• Only security administrators (i.e. users with the SECURITYADMIN role) or higher can alter a user.

    • Exclude the public key header and footer in the SQL statement.

    Verify the user’s public key fingerprint using DESCRIBE USER:

    DESC USER jsmith;
    | property                      | value                                               | default | description                                                                   |
    | NAME                          | JSMITH                                              | null    | Name                                                                          |
    | RSA_PUBLIC_KEY_FP             | SHA256:nvnONUsfiuycCLMXIEWG4eTp4FjhVUZQUQbNpbSHXiA= | null    | Fingerprint of user's RSA public key.                                         |
    | RSA_PUBLIC_KEY_2_FP           | null                                                | null    | Fingerprint of user's second RSA public key.                                  |


    The RSA_PUBLIC_KEY_2_FP property is described in Key Rotation (in this topic).

Key Rotation

Snowflake supports multiple active keys to allow for uninterrupted rotation. Rotate and replace your public and private keys based on the expiration schedule you follow internally.

Currently, you can use the RSA_PUBLIC_KEY and RSA_PUBLIC_KEY_2 parameters for ALTER USER to associate up to 2 public keys with a single user.

To rotate your keys:

  1. Complete the steps in Using Key Pair Authentication to:

    • Generate a new private and public key set.

    • Assign the public key to the user. Set the public key value to either RSA_PUBLIC_KEY or RSA_PUBLIC_KEY_2 (whichever key value is not currently in use). For example:

      alter user jsmith set rsa_public_key_2='JERUEHtcve...';
  2. Update the code to connect to Snowflake. Specify the new private key.

    Snowflake verifies the correct active public key for authentication based on the private key submitted with your connection information.

  3. Remove the old public key from the user profile. For example:

    alter user jsmith unset rsa_public_key;

Testing and Using the Snowflake Connector for Kafka

After you install the connector, Snowflake recommends testing with a small amount of data before using the connector in a production system. The process for testing is the same as the process for using the connector normally:

  1. Verify that Kafka and Kafka Connect are running.

  2. Verify that you have created the appropriate Kafka topic.

  3. Create (or use an existing) message publisher. Make sure that the messages published to the topic have the right format (JSON or Avro).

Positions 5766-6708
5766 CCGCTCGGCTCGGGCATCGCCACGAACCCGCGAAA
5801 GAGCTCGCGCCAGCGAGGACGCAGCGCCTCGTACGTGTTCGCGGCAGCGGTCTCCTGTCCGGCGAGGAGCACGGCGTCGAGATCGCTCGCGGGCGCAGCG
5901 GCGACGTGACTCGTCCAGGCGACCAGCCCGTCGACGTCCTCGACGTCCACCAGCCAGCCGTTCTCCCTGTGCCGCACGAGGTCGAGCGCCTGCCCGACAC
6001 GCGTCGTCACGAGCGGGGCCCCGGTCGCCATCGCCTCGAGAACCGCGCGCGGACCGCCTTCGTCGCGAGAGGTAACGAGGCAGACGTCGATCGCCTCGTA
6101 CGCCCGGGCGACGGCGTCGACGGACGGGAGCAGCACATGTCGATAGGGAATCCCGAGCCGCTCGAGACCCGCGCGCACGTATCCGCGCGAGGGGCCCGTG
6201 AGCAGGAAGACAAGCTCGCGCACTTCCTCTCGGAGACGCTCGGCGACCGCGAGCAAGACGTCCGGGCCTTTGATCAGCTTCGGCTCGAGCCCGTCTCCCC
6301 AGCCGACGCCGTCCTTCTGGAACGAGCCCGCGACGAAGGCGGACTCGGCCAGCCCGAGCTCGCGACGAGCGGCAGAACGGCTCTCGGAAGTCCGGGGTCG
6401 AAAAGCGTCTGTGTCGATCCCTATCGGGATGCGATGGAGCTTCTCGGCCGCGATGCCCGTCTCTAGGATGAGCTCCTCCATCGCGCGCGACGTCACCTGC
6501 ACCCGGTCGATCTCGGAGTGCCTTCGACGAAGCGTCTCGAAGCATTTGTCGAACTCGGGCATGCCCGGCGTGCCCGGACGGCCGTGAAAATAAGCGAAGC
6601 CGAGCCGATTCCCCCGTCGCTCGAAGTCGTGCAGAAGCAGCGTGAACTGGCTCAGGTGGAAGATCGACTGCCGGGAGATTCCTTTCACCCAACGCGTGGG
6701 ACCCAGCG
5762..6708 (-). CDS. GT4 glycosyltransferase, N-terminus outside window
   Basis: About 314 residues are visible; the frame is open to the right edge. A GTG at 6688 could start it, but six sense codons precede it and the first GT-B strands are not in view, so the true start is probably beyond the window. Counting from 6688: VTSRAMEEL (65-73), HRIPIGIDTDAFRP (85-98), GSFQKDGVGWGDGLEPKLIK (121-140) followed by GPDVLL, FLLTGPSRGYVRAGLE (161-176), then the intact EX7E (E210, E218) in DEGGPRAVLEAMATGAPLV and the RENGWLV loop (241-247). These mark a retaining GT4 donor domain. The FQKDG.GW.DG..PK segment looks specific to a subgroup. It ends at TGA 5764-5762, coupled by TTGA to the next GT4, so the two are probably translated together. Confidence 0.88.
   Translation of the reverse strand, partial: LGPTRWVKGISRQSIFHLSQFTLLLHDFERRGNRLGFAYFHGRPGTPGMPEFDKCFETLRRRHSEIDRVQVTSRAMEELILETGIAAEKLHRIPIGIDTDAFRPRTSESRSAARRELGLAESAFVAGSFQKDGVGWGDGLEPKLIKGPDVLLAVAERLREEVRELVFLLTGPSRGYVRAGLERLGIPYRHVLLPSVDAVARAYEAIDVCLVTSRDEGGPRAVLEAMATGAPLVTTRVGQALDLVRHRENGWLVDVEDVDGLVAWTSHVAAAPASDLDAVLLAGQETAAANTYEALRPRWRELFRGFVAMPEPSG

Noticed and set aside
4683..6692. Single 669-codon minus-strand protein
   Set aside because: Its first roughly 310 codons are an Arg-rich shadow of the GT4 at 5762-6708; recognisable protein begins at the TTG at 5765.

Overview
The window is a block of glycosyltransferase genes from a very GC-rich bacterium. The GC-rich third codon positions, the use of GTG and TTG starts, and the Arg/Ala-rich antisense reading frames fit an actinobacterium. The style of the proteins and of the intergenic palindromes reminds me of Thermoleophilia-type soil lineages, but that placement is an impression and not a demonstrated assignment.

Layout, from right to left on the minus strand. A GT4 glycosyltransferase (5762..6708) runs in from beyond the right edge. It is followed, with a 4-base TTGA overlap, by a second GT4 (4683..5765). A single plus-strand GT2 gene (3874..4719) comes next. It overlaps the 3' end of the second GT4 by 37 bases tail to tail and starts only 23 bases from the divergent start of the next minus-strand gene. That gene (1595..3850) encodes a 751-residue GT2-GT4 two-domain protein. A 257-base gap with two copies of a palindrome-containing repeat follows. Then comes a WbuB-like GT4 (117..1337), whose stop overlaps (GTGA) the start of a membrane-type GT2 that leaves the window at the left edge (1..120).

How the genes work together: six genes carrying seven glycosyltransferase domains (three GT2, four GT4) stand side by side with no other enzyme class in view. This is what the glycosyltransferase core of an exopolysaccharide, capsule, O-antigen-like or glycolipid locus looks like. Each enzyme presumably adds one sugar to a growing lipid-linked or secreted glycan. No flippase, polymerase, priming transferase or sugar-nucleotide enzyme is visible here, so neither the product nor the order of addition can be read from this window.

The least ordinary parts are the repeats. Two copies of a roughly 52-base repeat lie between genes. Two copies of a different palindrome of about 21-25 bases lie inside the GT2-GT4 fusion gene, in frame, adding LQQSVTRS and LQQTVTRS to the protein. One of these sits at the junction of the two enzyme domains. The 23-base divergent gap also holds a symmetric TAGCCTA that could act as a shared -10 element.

4. Create a configuration file that specifies the topic and partition to read from, and the Snowflake data table to write to.

  5. (Optional) Create a table into which to write data. This step is optional; if you do not create the table, the Kafka connector creates the table for you. If you do not plan to use the connector to add data to an existing, non-empty table, then Snowflake recommends that you let the connector create the table for you to minimize the possibility of a schema mismatch.

  6. Wait a few minutes for data to propagate through the system, and then check the Snowflake table to verify that the records have been inserted.


Consider verifying you network connection to Snowflake using SnowCD before loading data to Snowflake in your test and production environments.

Manual Clean Up

In order for the Kafka Connector to read data from Kafka and write to Snowflake tables, the connector uses the following Snowflake resources:

  • Tables (one for each topic).

  • Stages (one for each table).

  • Snowpipes (one for each topic partition in each topic).

Each named internal stage stores not only files to be loaded into tables, but also “state” information that is used to ensure exactly-once delivery of rows from Kafka to the table. If a stage and its state information are preserved, then if the connector is stopped and restarted, the connector automatically tries to resume at the point where it left off. If a stage is removed, the connector cannot resume where it left off, and exactly-once delivery is not guaranteed.

When the Kafka connector is shut down, it does not know whether the customer plans to restart it again with the intention of resuming where processing left off, so the connector does not clean up the stages and snowpipes that it was using. If the customer stops the connector, and does not plan to restart the connector to load more data into the tables, the customer should manually clean up the stages and snowpipes by using commands such as:



If the data loaded into the tables is no longer needed, the customer might also want to drop the tables by using the DROP TABLE command.

To drop pipes, stages, and tables, the user must know the names of those pipes, stages, and tables. The rules for composing names (based on topic names) are below in the section Kafka Connector Artifact Names.

Kafka Connector Artifact Names

The Snowflake Connector for Kafka creates Snowflake objects, in particular tables, stages, and snowpipes. Objects created by the connector are called “connector artifacts”. To clean up a connector artifact manually (for example, to drop a table), you must know the name of the connector artifact. This section describes the naming rules the connector follows when creating these artifacts.